1971's Here Comes Shuggie Otis was the debut album by the guitarist and songwriter, issued by Columbia, when Shuggie was only 18. Produced and arranged by his father, R&B legend Johnny Otis, the set features nine original cuts co-written by the pair, and in some cases others, and one written by Johnny with Dan Aldrich. The album is evenly divided between vocal tunes and instrumentals. The cast for these sessions included Johnny, Wilton Felder, Stix Hooper, bassist Al McKibbon, Preston Love, Jackie Kelso, Plas Johnson, and a string section. "Oxford Gray," the album's opener, is an instrumental written by Johnny, Shuggie, Felder, and Hooper. Unlike anything that ever came before it, it's a baroque blues tune that features Shuggie playing both electric and acoustic bottleneck slide, a harpsichord, strings, and a groovy little backbeat that walks the edge of blues and funk. It feels like a suite because of its many composed sections, but Shuggie's guitar is pure improvisational poetry. This is followed by the beautiful, psychedelic pop of "Jennie Lee." Shuggie's vocals weren't quite there, and were still somewhat tentative, but his gorgeous, Albert King-inflected guitar solo is right in the pocket, and stands in wonderful contrast to his acoustic string in the verses. The horns are restrained and regal, and the textural palette of the cut is lush and spacious. There is plenty of rootsy playing here too, such as on "Bootie Cooler," a Stax-styled blues groove, and the name-dropping shimmy and shake of "Shuggie's Boogie," the wig-tightening funk of "Hurricane," and the reverentially gritty "Gospel Groove." It closes with a modern soul rocker called "Baby I Needed You," with a killer hook in the refrain even if Shuggie's vocal doesn't quite pull it all off. Here Comes Shuggie Otis stands the test of time over 30 years later, and stands as a hallmark of songwriting, improvisation, and production acumen.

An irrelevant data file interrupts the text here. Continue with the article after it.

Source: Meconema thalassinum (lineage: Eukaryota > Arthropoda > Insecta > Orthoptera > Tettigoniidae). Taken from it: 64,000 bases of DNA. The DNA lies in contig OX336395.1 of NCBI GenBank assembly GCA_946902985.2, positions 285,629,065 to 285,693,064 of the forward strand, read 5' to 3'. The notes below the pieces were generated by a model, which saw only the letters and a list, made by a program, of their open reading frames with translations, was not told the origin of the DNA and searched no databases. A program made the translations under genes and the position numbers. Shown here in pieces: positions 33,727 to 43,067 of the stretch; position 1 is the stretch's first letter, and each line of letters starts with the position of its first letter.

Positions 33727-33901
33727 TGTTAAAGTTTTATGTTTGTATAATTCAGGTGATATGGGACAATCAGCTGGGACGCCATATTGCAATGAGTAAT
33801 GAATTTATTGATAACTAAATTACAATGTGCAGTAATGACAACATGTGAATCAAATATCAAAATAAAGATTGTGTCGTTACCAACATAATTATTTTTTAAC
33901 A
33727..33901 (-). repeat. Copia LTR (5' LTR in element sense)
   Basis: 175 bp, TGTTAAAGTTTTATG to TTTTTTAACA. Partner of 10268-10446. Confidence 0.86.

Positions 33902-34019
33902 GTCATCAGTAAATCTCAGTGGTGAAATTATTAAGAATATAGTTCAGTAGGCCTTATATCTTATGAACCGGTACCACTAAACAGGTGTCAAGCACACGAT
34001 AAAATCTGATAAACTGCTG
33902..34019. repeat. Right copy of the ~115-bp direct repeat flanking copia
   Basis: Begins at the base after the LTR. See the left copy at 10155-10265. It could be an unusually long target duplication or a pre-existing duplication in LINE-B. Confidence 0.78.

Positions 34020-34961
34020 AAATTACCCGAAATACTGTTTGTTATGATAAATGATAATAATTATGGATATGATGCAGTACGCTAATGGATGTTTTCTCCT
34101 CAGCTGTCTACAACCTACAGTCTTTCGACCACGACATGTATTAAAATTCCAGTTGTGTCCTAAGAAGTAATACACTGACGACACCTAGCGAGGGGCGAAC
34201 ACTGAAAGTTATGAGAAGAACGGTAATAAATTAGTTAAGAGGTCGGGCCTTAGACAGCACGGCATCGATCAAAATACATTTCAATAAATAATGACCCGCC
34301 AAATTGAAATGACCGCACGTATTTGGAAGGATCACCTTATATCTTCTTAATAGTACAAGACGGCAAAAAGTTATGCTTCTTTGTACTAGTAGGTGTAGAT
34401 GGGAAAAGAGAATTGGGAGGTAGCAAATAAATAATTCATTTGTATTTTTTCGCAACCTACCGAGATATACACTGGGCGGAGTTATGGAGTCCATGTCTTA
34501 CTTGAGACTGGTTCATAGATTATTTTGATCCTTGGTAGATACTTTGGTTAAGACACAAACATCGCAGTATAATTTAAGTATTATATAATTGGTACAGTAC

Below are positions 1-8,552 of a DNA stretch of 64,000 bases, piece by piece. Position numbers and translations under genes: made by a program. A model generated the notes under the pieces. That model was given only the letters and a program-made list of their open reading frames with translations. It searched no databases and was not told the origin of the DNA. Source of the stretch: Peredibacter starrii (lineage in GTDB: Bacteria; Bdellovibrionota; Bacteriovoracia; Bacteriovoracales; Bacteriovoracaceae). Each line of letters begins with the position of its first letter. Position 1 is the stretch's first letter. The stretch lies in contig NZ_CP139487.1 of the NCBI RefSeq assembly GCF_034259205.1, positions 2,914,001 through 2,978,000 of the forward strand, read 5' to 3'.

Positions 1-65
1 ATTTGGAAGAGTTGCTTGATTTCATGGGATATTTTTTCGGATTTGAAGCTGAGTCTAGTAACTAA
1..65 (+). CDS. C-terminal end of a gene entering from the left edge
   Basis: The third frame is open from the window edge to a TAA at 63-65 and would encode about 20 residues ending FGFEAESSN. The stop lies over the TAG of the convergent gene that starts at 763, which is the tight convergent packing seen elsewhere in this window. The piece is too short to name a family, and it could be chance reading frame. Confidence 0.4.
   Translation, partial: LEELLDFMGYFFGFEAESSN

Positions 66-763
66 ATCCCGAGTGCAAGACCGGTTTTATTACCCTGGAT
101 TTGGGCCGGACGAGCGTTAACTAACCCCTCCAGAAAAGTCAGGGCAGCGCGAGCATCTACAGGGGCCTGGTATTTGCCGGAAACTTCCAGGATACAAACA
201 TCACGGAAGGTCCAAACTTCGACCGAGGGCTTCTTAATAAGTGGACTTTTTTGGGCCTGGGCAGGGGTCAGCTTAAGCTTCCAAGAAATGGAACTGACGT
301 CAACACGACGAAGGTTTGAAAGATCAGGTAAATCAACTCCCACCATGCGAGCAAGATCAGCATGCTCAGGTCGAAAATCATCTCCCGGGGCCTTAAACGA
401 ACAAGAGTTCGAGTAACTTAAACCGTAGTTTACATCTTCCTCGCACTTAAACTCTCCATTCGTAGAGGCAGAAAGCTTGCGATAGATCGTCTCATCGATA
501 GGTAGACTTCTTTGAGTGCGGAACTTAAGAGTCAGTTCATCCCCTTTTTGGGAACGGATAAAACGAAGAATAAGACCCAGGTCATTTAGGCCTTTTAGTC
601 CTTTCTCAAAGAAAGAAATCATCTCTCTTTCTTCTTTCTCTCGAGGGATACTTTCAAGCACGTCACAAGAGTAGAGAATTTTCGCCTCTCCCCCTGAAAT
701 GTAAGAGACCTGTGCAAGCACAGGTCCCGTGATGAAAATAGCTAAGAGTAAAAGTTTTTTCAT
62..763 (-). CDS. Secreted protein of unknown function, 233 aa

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AllMusic Review by Thom Jurek